“The Order has contacted its members remaining in the 21st Century. They have told us your alto-ego has found George Browne’s lost book. Your other self and her friends plan to use the formula written in the grimoire to open up the mirror, to come looking for Moonbeam and to rescue her. The Order’s plan is to allow them to do so, guide them into a trap. The Order retrieves its precious book, a key to the assimilation of the Ten Universes, and also victims for your own initiation ritual. You see, you have still not proven yourself to the Order. In his desperation your father has turned to the Order of the Arboreal Orb to look for Moonbeam and his own daughter of course. Once we have captured Jonathan Blake, you will perform a sacrifice to prove your worthiness. Not only murdering Moonbeam but killing your own father!”
“So why are you telling me this?”
The deep croaks of amphibian life emitted from the swamps seemed to increase as Richard turned his eyes away. Nervousness showed itself in the movements of his head and body as he stared behind him.
“I’m taking a huge risk…Look I’ve changed my mind. My support for the Order is based on despair, despair at the human condition and disgust at my own actions. The consequences of the Order’s…Well it is beyond imagining.”
“In other words you have turned traitor!”
Briefly fear animated Richard’s face. A guttural roar of some kind of swamp beast broke the intensity of their verbal exchange. Amanda flinched and turned to look down over the balustrade but Richard, obviously used to such sounds, continued to stare around him, frightened of something more then a monster from the marshes.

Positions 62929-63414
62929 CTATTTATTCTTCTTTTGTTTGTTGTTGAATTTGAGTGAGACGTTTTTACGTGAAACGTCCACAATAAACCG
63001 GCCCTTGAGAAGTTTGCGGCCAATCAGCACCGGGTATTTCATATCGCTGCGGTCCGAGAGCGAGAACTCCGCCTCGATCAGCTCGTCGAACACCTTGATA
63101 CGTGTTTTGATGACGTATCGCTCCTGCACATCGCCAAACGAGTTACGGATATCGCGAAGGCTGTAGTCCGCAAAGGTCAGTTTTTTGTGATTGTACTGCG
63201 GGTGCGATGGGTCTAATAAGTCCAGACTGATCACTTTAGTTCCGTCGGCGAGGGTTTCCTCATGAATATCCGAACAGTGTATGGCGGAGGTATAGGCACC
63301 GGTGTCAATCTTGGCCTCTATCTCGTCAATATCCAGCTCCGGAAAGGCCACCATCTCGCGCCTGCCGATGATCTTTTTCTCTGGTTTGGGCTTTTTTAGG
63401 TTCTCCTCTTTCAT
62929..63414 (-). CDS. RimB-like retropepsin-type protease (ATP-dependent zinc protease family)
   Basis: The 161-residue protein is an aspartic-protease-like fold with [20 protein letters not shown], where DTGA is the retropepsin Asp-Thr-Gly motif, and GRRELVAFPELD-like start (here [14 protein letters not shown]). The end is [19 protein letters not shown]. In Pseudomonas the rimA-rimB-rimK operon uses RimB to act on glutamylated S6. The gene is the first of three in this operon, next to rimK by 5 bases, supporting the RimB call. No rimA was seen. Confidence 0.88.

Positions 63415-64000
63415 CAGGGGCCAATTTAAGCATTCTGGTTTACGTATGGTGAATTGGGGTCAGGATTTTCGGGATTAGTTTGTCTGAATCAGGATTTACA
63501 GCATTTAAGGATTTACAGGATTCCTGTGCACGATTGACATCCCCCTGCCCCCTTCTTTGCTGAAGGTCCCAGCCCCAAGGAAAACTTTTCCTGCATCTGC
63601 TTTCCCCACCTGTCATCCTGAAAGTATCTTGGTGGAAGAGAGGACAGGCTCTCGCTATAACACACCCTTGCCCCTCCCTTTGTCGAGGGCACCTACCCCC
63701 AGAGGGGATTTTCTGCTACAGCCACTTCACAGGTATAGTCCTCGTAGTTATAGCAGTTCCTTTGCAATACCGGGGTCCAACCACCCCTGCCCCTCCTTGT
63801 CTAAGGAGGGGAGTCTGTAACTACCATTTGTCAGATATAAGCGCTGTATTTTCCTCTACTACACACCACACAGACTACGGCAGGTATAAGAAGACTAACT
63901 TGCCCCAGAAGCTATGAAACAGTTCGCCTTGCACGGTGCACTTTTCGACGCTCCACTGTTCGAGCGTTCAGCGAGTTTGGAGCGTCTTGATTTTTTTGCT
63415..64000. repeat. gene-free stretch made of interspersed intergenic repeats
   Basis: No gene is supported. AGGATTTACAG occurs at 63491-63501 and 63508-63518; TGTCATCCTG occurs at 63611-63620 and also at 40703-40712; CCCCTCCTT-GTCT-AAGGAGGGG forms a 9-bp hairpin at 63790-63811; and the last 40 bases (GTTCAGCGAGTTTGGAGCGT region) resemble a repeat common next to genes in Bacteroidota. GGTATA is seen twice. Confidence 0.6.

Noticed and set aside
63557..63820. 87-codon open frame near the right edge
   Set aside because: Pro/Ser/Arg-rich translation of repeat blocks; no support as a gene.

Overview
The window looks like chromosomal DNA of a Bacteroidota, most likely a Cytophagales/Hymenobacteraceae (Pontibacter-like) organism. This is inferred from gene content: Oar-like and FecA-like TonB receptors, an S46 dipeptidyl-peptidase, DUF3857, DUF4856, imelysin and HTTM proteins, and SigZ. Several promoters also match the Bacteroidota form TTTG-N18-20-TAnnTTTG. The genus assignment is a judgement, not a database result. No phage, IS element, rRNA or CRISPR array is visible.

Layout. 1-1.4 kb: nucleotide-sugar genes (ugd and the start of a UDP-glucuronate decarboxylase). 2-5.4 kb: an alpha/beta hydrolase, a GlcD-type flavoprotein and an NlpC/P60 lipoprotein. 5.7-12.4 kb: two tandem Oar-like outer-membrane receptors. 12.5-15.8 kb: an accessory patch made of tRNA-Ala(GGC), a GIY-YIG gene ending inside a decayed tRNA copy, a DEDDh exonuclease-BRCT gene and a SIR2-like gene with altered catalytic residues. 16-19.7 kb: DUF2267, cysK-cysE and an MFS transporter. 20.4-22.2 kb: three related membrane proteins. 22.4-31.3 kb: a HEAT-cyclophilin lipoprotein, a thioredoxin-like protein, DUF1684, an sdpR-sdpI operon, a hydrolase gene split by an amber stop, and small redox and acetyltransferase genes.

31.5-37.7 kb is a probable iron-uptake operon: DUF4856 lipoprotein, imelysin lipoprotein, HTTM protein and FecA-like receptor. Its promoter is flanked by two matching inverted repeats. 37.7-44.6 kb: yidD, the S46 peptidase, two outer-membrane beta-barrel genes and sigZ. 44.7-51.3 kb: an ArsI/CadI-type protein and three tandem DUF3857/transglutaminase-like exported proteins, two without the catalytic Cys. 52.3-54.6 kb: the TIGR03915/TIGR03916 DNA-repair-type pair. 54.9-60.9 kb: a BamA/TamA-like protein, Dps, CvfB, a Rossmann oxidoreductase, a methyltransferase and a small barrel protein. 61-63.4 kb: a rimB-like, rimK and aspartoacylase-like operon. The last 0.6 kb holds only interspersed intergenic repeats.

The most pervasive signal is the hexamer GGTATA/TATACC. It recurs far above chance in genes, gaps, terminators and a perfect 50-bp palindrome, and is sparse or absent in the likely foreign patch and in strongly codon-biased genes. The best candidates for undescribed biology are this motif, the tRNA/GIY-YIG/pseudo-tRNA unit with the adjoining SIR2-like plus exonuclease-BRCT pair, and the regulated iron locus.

“Yes…” he stuttered. “Do you want to murder your father? You will have no choice in the matter. You kill him and join the Order or you suffer the same fate as Lucius. Or you can help save him and the world.”
Amanda thought about this. She did not care about the world, the Ten Universes, whatever, it could go literally to hell as far as she was concerned. And as for Moonbeam the notion of twisting the knife into her stomach consumed her with pleasure. But murdering her father was a boundary she could not cross.
“I don’t want to kill my dad,” she said. “To be honest with you I rather like the idea of killing other people but not my father.” She gave Richard a deliberately wicked grin.
Another anxious frown dented Richard’s face but his movements had become less nervous. He was about to say something when Amanda interrupted him.
“But what are we going to do?”
“Continue on to the Arboretum with Camilla and the soldiers. There she will tell you what I have told you. Then comes the difficult part. You must refuse to comply at the exact moment you are holding the sacrificial knife in your hand and I and some colleagues, yes I have allies, will come to your rescue.”
“As simple as that?”
“No, so many things can go wrong.” He took from the pocket of his combat trousers some rough pages ripped from a diary and handed them over. “This is an extract from my journal. It describes my journey eleven years ago through the jungles of Cambodia to the only portal to the Ten Universes other then Ashbury Manor; an ancient temple complex dedicated to Mogoloth, The Devourer of Souls. Here you may understand the reasoning behind my betrayal.”
Amanda briefly stared at the handwriting scrawled on the lined but tattered pieces of paper and then quickly thrust them into her own pocket.